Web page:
[Proj] TM exact

OvV_HN ovv at hetnet.nl
Sat Jan 10 05:33:58 EST 2009


In the thread:
Re: [Proj] Finally: geodesic-1.0 is available
Charles Karney wrote on 09 Jan 2009 that he is improving his exact TM.
Oscar van Vlijmen replied with a short remark about the lat=90d problem in 
the inverse.
Daan Strebe replied on 09 Jan:

> I find the regions from the cusps to a short way along the outer boundary,
> just inside the boundary, to be most computationally problematic. However,
> I am not using Thompson/Lee's development through Jacobian elliptic 
> functions,
> so possibly your difficult terrain differs. I do not use Jacobian elliptic 
> functions
> at all; only an elliptic integral of the second kind. I am satisfied with 
> my results
> throughout the rest of the map, so I am keen to compare notes in case it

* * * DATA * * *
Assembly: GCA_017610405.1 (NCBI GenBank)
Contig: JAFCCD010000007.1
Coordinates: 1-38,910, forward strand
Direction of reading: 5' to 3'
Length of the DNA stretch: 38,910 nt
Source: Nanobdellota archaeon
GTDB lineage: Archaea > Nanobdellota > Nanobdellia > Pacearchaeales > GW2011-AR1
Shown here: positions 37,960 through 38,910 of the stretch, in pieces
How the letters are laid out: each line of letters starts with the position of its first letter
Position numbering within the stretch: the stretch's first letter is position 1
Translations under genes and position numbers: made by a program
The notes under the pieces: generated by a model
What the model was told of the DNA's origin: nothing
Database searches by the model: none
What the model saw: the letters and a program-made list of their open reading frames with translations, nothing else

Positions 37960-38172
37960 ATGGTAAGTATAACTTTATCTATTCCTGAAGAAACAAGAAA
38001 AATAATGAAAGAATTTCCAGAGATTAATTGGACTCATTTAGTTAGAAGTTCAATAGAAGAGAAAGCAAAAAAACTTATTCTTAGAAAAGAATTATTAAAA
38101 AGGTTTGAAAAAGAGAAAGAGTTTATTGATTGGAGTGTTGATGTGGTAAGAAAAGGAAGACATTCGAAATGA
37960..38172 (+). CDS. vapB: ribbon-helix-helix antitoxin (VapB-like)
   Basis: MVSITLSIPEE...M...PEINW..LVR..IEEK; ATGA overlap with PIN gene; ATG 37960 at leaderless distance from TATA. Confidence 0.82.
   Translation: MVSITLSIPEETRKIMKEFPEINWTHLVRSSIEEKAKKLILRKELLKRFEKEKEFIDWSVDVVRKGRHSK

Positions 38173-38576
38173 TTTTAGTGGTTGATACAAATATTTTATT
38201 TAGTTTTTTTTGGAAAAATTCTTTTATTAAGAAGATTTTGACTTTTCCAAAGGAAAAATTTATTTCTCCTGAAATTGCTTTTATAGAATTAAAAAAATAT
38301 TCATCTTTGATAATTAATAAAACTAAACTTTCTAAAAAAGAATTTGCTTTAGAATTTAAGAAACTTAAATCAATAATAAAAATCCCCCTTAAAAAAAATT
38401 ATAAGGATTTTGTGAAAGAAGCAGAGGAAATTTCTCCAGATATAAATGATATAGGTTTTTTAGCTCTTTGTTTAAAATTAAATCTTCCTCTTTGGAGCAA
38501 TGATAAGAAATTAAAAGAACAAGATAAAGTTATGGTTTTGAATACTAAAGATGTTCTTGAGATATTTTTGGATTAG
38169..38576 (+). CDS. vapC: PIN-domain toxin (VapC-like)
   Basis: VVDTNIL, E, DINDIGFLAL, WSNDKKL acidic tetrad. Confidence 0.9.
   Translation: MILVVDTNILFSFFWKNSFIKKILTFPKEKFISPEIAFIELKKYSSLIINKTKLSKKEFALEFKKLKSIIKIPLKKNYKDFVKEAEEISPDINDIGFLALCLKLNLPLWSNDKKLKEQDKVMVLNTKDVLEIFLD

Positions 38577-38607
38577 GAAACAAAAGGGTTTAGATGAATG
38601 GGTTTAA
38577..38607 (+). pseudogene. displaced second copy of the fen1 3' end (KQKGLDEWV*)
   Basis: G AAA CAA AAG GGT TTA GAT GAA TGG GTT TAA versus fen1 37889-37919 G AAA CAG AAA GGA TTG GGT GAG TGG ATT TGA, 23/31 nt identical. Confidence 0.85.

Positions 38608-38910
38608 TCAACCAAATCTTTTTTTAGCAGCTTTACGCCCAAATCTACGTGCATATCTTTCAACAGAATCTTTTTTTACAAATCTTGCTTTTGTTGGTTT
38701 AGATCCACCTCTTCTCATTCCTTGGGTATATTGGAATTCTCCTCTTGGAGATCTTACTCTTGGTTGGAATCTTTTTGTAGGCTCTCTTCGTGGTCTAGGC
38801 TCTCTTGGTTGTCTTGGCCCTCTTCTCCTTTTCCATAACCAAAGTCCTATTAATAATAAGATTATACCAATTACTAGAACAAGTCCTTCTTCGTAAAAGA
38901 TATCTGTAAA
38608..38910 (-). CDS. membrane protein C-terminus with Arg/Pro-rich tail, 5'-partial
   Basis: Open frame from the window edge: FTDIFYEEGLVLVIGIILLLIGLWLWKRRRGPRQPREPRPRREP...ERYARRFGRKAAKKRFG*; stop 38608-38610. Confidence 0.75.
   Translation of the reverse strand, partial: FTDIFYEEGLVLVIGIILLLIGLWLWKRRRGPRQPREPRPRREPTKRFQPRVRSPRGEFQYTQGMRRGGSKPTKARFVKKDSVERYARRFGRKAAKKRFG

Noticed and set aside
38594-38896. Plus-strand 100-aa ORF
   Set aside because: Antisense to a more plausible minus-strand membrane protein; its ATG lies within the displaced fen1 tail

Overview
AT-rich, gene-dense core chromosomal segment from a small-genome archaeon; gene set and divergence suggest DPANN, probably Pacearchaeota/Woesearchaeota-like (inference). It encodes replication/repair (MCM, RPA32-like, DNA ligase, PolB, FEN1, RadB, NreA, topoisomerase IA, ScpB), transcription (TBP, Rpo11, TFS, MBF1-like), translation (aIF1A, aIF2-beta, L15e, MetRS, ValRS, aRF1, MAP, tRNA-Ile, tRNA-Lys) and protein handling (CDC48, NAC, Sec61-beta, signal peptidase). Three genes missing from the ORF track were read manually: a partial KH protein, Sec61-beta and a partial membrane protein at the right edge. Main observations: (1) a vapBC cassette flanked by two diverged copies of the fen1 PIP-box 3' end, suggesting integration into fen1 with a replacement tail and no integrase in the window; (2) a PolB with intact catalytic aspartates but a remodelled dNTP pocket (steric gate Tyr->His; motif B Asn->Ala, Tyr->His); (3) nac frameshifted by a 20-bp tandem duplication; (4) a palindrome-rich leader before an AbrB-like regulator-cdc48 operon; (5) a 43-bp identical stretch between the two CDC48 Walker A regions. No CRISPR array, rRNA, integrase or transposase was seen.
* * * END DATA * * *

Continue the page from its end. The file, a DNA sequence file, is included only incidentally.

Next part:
> makes
> sense to bring both methods to bear, depending on the region.

Some time ago I translated the Dozier method and found some improvements:
* Corrected an error in the publication.
* Used much better complex elliptics.
* Used a more robust iteration scheme for implicit complex functions.
(by H. Bach, http://www.netlib.org/toms/365)
* I've done next to nothing with respect to iteration starting values, the 
situation beyond delta-longitude 90d, and some difficult areas very near the 

I published some test values around the 90*(1-eccentricity) point and Daan 
Strebe confirmed the results. See the proj posting from 29 Jun 2006.

Shortly after Charles Karney published his Lee method, I investigated the 
exact TM again and I found that Karneys method is probably better than mine.
Separating complex functions into real and imaginary parts proves to be 
computationally a very good idea. In some difficult regions my downhill 
iteration scheme in the complex plane needs hundreds of passes, whereas Lees 
method is ready in a dozen or so.
The starting value problem remains however and you need to check if the 
denominator (usually the derivative) gets zero.
BTW, I'm also very pleased with the meridian convergence and point scale 
factor solutions Charles Karney presented.

Oscar van Vlijmen

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